Kate Walters | KUOW News and Information

Kate Walters

Reporter

Year started with KUOW: 2015

Kate is a daily news reporter at KUOW. Originally from Australia, Kate studied journalism at the Royal Melbourne Institute of Technology before coming to work in public radio. Kate began her career as a reporter with WXXI Public Radio in Rochester, NY, where she worked as part of a Local Journalism Center (LJC) called the Innovation Trail. At KUOW, she started as a producer on The Record before joining the news desk.

Mayor Ed Murray at the Move Seattle levy party Tuesday night.
KUOW Photo/Kate O'Connell

Seattle Department of Transportation director Scott Kubly had already bought a couple pitchers of beer for his staff and friends at the Belltown Pub when the news came in Tuesday night.

The $930 million Move Seattle levy for transportation projects was solidly ahead in the first election returns.

Ross Reynolds speaks with Dave Meinert, owner of the Comet and several other businesses. He is a supporter of Seattle City Councilmember Kshama Sawant's push for commercial rent stabilization. We also hear from Evan Loeffler, landlord attorney with Loeffler Law Group. 

Ross Reynolds speaks with New York Times reporter Nick Wingfield about after school video game leagues for kids. Wingfield recently took his daughter to a sneak peek at one league in Seattle. 

Seattle City Council District 2 candidates Tammy Morales and Bruce Harrell.
KUOW Photo/Kara McDermott

Under the pressure of a mic test at the KUOW studios, Bruce Harrell could not remember the recitation, “Peter Piper picked a peck of pickled peppers,” so Tammy Morales, his Seattle City Council District 2 opponent, stepped in, noting with a laugh that she has a 5-year-old.

Canada Prime Minister Justin Trudeau.
Flickr Photo/John McCallum (CC BY ND 2.0)/http://bit.ly/1QPN3Sh

David Hyde speaks with Vaughn Palmer, columnist for the Vancouver Sun, about Canada's newly elected Prime Minister, Justin Trudeau.

Canada Prime Minister Justin Trudeau.
Flickr Photo/John McCallum (CC BY ND 2.0)/http://bit.ly/1QPN3Sh

Jeannie Yandel speaks with Vaughn Palmer, columnist for the Vancouver Sun, about the results of Canada's federal election. Justin Trudeau led the Liberal Party to a majority government win on Monday.

2005 Gay Pride Parade in Seattle.
Flickr Photo/Andrew Hitchcock (CC BY 2.0)/http://bit.ly/1M6cLE2

Jeannie Yandel speaks with Karen Fredriksen-Goldsen, lead author of a study which shows older LGBTQ adults in King County are more at risk of poor health and mental distress than other seniors in the county. 

KUOW photo/Anna King

David Hyde speaks with Northwest News Network reporter Anna King about what kind of season Washington's wine industry saw this year. 

Matt Remle drafted the resolution adopted by the Seattle City Council recognizing the ongoing negative consequences of the American Indian boarding schools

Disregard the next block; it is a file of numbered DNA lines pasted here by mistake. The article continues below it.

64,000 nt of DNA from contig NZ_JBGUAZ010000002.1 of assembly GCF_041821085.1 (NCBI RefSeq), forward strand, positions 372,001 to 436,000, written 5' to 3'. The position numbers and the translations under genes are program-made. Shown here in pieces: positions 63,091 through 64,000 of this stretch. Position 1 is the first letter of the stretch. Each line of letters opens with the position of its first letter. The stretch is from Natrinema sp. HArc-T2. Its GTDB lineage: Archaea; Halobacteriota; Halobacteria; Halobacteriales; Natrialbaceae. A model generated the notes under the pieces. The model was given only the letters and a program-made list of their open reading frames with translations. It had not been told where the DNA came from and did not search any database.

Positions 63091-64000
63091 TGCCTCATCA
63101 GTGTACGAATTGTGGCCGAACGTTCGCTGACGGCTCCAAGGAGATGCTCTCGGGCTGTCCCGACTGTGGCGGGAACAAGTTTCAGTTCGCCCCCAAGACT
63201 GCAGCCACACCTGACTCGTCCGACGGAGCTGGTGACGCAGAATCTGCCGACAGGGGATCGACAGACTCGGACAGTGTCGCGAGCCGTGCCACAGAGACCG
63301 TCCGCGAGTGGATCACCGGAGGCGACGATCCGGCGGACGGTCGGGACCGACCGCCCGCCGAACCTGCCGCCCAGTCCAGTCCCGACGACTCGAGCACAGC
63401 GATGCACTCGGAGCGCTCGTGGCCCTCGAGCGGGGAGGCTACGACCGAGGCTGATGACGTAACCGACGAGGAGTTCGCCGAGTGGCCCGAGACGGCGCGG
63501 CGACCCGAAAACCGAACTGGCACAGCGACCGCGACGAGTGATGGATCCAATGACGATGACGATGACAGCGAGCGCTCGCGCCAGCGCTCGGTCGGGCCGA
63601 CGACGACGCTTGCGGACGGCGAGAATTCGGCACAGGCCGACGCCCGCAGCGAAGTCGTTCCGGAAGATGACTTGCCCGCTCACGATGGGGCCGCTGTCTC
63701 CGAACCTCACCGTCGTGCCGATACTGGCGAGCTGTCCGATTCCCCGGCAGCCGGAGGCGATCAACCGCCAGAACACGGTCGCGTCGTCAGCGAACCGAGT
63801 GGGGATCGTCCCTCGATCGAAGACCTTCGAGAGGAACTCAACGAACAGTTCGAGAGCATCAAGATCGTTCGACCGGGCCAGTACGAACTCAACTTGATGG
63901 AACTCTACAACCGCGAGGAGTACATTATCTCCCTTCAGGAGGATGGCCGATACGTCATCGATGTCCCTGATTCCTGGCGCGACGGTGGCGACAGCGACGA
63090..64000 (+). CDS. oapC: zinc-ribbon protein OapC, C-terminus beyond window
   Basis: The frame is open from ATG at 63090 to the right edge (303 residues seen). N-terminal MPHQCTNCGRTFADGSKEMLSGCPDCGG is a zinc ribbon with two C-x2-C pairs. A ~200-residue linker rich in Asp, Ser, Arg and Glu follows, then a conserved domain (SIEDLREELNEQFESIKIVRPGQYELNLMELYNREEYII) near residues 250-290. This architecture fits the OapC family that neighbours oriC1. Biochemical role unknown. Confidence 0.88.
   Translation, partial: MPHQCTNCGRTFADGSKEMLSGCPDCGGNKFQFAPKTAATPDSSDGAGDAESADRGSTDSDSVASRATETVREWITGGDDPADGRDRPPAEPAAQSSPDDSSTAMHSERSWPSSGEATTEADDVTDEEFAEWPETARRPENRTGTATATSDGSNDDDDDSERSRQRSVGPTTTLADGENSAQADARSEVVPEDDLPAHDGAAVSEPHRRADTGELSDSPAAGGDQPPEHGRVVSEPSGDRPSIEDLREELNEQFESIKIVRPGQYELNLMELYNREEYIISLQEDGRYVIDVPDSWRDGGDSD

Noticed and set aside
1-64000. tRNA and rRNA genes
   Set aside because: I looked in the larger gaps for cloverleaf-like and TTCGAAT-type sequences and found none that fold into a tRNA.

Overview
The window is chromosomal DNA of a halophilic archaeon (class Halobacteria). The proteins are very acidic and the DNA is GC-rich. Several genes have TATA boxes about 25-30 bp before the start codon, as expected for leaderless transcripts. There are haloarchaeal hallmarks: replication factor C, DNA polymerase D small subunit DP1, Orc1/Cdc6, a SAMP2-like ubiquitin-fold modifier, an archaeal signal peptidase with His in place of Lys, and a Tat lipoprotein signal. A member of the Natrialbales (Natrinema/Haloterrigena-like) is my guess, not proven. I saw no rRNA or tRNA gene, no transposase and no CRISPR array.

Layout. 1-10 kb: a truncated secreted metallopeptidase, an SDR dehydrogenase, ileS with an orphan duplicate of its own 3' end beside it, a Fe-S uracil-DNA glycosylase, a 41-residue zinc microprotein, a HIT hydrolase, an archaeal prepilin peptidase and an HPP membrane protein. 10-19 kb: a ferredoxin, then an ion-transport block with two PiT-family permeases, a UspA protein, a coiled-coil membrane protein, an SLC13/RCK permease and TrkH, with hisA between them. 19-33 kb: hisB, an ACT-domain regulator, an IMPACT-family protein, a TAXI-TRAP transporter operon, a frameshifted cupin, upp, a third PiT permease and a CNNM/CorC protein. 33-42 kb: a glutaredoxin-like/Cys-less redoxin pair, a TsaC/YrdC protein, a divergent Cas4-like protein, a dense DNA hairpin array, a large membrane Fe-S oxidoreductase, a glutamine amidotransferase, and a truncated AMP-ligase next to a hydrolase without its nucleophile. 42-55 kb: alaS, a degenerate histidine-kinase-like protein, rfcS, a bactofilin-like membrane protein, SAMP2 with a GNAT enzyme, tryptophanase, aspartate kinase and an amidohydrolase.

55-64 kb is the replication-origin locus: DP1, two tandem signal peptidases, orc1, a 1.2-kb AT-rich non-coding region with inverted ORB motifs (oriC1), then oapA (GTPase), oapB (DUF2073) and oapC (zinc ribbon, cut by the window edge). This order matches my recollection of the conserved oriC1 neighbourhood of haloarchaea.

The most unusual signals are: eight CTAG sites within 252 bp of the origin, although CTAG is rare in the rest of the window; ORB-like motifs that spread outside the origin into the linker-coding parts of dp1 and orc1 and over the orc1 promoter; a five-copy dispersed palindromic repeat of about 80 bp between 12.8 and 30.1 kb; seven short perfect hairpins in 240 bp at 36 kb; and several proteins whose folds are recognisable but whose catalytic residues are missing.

KUOW Photo/Isolde Raftery

On Oct. 12, the Seattle City Council voted to acknowledge the trauma caused by the government’s American Indian boarding schools. Matt Remle, an educator and member of the Lakota tribe, talked about the lasting impacts with KUOW’s Jeannie Yandel.

You are five years old. You are literally taken from your home. There was no choice. You have somebody coming to your door to take you away to these boarding schools.

Jeff Bezos, founder of Amazon.com.
Flickr Photo/Ali Asaria (CC BY NC 2.0)/http://bit.ly/1LQh3sI

David Hyde speaks with Ashley Stewart, reporter for the Puget Sound Business Journal, about Amazon founder and CEO Jeff Bezos' dip in the Harvard Business Review's ranking of top executives.

New University of Washington president Ana Marie Cauce in the KUOW greenroom.
KUOW Photo/Bond Huberman

Jeannie Yandel speaks with Ana Marie Cauce, newly selected president of the University of Washington, about her commitment to the school and her plans as its new leader.

Ana Mari Cauce
Courtesy of University of Washington

Ana Mari Cauce is the new president of the University of Washington. The university's board of regents made the announcement after a brief meeting Tuesday afternoon.

Ross Reynolds speaks with Lincoln High School principal Patrick Erwin about the upcoming visit of Chinese President Xi Jinping.

At Roosevelt High School, teachers sang along to union anthems, led by the Seattle Labor Chorus on Monday, Sept. 14 -- day four of the strike.
KUOW Photo/Ann Dornfeld

A crippling recession, a subsequently ever-less affordable Seattle and events nearly 2,000 miles away set the stage for the teacher strike that has idled 53,000 children, political analyst C.R. Douglas says.

Douglas, an analyst for Q13 Fox News, told KUOW’s David Hyde that these and other factors have combined to prompt the “most comprehensive list of demands we've ever seen” from the Seattle Education Association.